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Discussion Starter · #1 · (Edited)
Ok, here it is, the real low-down from my perspective. I happen to have both these cars in my possession at the mo', so thought it would be interesting to try & do a direct comparison. My goal is to do a 160 mile trip in all weathers non-stop, starting at 100% SOC, and arriving with let's say 10 miles range or more.
As it happened I ran the Ioniq down to 3% SOC last night, so that's about 12-13 miles range remaining. While the car was warning me lots, it didn't go into turtle mode, which was nice of it!

I did 5 identical trips yesterday, 2 ID.3, 3 Ioniq. There was a thin band of rain forecast to sit right on top of me + chosen section of M3, so I really wanted to test both cars in this same belt of rain at an identical 70 MPH. But the band passed faster than I wanted (!), so the Ioniq got 1 trip with medium rain 100% of the time, the ID.3 followed immed after with very heavy spray but no rain as such. Then immed after, another Ioniq trip on wet-but-less-so roads did a v similar performance to the worst-case, so I think what matters is the fact that the road is wet, more than the actual droplets of rain themselves.

The test trip is my home (edge of Winchester) to motorway, traffic lights at bottom of slip-lane access, up to Basingstoke, exit & return, lights again at bottom of clip lane exit, home. Home section is edge-of-city 40/60 stuff with one roundabout in, traffic generally light. Distance is 44.4 miles acc to google. Interestingly both cars reported 44 miles as the trip dist covered always, though one was actually 45 when I used the total-distance Odometer for my calcs.

The ID.3 is brand new Life 58 kWh + Heat Pump + Alloys, tyre pressures whatever the dealer's set, not yet measured though. Ioniq has done 5k miles, tyres pumped to 36 psi cold. Speed was set using standalone Satnav to calibrate on-the-fly. ID.3 needed ACC set to 72 MPH to get genuine 70, Ioniq needed 74 setting for same actual speed.

The first trip I screwed up the Ioniq settings. Carefully set it to 22C, A/C on, whole-car to be controlled, vents set to screen, body & legs, fan speed slow, trying to match what the ID.3 would be set to. I forgot to turn Heating On ! So I set out, and was wondering why my hands were a bit chilly! Realised after a mile what I'd done, but carried on anyway as it's all useful info. Car was at 100% SOC before I left, having had morning topup from 90% prev day to final 10% just before departing. No preconditioning done. ID.3 got similar treatment; was at 60% SOC overnight, charged it up to 85% while out in Ioniq, then decided I couldn't wait for a 100% fill as needed to get the wettest road I could.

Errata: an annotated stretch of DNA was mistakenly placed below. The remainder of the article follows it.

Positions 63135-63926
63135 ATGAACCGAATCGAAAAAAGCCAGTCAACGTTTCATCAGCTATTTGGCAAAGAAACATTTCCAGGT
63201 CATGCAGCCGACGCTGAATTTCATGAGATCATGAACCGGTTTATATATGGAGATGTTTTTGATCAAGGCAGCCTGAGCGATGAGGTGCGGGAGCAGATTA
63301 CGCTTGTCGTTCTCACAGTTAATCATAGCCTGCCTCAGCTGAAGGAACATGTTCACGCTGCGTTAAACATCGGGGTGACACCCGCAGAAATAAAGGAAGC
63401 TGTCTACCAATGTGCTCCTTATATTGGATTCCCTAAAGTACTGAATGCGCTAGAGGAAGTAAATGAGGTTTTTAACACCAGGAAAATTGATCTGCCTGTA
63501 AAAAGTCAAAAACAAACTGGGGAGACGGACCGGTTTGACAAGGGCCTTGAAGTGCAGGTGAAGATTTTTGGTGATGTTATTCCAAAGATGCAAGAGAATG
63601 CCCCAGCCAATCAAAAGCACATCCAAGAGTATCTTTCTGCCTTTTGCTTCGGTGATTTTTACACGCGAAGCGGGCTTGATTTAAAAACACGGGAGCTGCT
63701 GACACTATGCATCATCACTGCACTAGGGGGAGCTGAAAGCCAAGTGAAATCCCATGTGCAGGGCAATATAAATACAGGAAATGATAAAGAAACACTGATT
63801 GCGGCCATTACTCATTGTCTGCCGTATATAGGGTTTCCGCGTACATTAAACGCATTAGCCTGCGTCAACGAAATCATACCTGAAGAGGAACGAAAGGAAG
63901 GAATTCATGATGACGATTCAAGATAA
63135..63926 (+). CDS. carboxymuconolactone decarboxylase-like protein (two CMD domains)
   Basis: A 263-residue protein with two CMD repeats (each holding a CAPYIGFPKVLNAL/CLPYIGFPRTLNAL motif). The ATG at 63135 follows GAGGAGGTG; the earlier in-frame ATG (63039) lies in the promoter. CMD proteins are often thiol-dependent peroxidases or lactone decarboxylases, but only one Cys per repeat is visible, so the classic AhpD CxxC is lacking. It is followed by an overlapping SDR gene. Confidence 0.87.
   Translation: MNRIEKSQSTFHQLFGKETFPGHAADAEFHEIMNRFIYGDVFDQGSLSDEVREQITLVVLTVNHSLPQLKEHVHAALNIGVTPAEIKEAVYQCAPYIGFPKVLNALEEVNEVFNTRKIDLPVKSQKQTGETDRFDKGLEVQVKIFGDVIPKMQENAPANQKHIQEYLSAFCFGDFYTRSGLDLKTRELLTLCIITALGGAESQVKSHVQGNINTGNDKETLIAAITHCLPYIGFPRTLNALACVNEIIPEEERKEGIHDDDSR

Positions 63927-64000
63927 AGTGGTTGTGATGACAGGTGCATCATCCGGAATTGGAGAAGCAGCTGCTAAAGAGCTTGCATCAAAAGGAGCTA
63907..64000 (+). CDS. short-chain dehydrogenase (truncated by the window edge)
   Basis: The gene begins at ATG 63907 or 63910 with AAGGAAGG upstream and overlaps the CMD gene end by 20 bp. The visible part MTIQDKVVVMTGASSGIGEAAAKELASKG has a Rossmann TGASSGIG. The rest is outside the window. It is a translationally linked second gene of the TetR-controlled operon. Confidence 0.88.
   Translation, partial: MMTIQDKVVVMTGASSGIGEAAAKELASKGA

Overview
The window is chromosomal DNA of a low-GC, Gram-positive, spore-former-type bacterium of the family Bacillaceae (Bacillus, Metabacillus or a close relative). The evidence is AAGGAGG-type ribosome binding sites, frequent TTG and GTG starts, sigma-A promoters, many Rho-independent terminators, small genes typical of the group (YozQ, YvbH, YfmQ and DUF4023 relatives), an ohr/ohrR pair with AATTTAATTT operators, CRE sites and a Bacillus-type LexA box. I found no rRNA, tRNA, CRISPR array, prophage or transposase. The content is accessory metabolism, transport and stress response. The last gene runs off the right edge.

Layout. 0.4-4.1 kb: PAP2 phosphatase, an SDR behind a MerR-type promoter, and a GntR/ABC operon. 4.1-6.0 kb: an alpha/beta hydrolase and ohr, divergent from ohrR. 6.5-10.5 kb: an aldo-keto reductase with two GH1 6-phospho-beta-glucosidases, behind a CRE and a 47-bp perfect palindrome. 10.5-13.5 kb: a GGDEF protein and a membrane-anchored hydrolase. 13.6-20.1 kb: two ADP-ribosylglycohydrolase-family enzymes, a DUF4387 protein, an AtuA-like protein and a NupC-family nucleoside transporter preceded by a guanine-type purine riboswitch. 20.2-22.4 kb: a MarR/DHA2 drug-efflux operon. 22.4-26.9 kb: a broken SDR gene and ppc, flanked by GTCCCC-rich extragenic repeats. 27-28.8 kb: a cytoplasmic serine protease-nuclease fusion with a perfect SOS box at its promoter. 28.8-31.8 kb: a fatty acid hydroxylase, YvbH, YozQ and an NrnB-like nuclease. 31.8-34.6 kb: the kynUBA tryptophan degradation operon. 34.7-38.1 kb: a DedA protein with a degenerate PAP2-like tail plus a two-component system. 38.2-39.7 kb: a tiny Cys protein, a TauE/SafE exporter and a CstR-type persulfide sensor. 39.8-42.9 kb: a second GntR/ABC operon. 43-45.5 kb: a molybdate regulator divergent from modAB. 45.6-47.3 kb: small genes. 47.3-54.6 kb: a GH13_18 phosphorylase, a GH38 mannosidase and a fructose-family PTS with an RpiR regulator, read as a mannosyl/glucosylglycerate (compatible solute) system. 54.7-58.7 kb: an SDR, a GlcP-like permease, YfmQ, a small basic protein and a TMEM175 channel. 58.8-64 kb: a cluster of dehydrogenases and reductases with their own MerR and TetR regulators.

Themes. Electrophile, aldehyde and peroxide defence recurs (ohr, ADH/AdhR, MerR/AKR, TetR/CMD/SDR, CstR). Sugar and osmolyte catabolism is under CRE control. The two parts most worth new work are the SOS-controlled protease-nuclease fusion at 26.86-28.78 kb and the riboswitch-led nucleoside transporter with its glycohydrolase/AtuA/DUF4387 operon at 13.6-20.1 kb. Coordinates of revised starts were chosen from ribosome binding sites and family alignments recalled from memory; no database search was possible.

Here's a screenshot of my spreadsheet.
138623


Conclusions?
1) Hyundai gets 10% more M/kWh than ID.3 does in these wet conditions at 70 MPH.

2) Hyundai has MAX RANGE 130 Miles in these conditions, so 120+SafetyMargin in my book.

3) ID.3+HeatPump has MAX RANGE 175 miles in these conditions, so 165+SafetyMargin in my book.

4) Journey times vary. Partly delays at traffic lights, partly held up at times by traffic so forced to do 60 for a bit, then overspeeding up to 75 after to try & compensate, so hard to achieve a consistent drive tbh. Both cars used the traffic-following Auto Cruise Control. Hyundai holds speed v steady, ID.3 happy to vary between 71 & 73 when actually set to 72.

5) Trip 1 gets high range for Ioniq. Road was virtually dry, and no heating! Interesting, but no use to compare with the remaing 4 trips.

6) Trip 2 & 4 get similar results for Ioniq, so I think the ID.3 trip3 in-between is a good comparison.

7) ID.2 trip3 and trip5 are v similar, despite road drying a bit. I see I did trip 5 a bit faster, so maybe I drove a bit faster in places hence slightly lower MAX RANGE predicted.

8) More testing needed to see if tricks like turning off A/C but keeping heat on in Ioniq can improve towards the 160 mile range predicted for trip1. Maybe try no heat but use heated steering wheel. Etc.
 

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Very interesting - that 10% difference in efficiency is a testament to Hyundai in what is not a purpose designed EV.

But from your perspective the key is the battery size - 38kWh on the Ioniq vs 58kWh on the ID.3. To paraphrase the old American saying, "The ain't no substitute for kWh".

Which car do you prefer driving? I am struggling to make a case for the Ioniq based on your goal of
to do a 160 mile trip in all weathers non-stop, starting at 100% SOC, and arriving with let's say 10 miles range or more.
as in the not particularly cold but damp you'll have to cut your speed significantly to make it, and in very poor weather likely have to "splash and dash" near the end to make the journey.
 

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I love nerdy tests like this! 👍

I expect slightly higher air temperature, lower humidity(?), higher pressure(?) and hence probably lower air density also had at least a little bit to do with the impressive result for the Ioniq in run 1.
 

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This is an interesting comparison & definitely a good job on levelling the dataset between the cars as much as possible.

I wouldn't say this is quite an apples to oranges comparison, more of a Granny Smith to Cox's comparison - They're both apples, but with enough significant differences that the results become more subjective than objective. As @dk6780 says, which do you prefer to drive etc?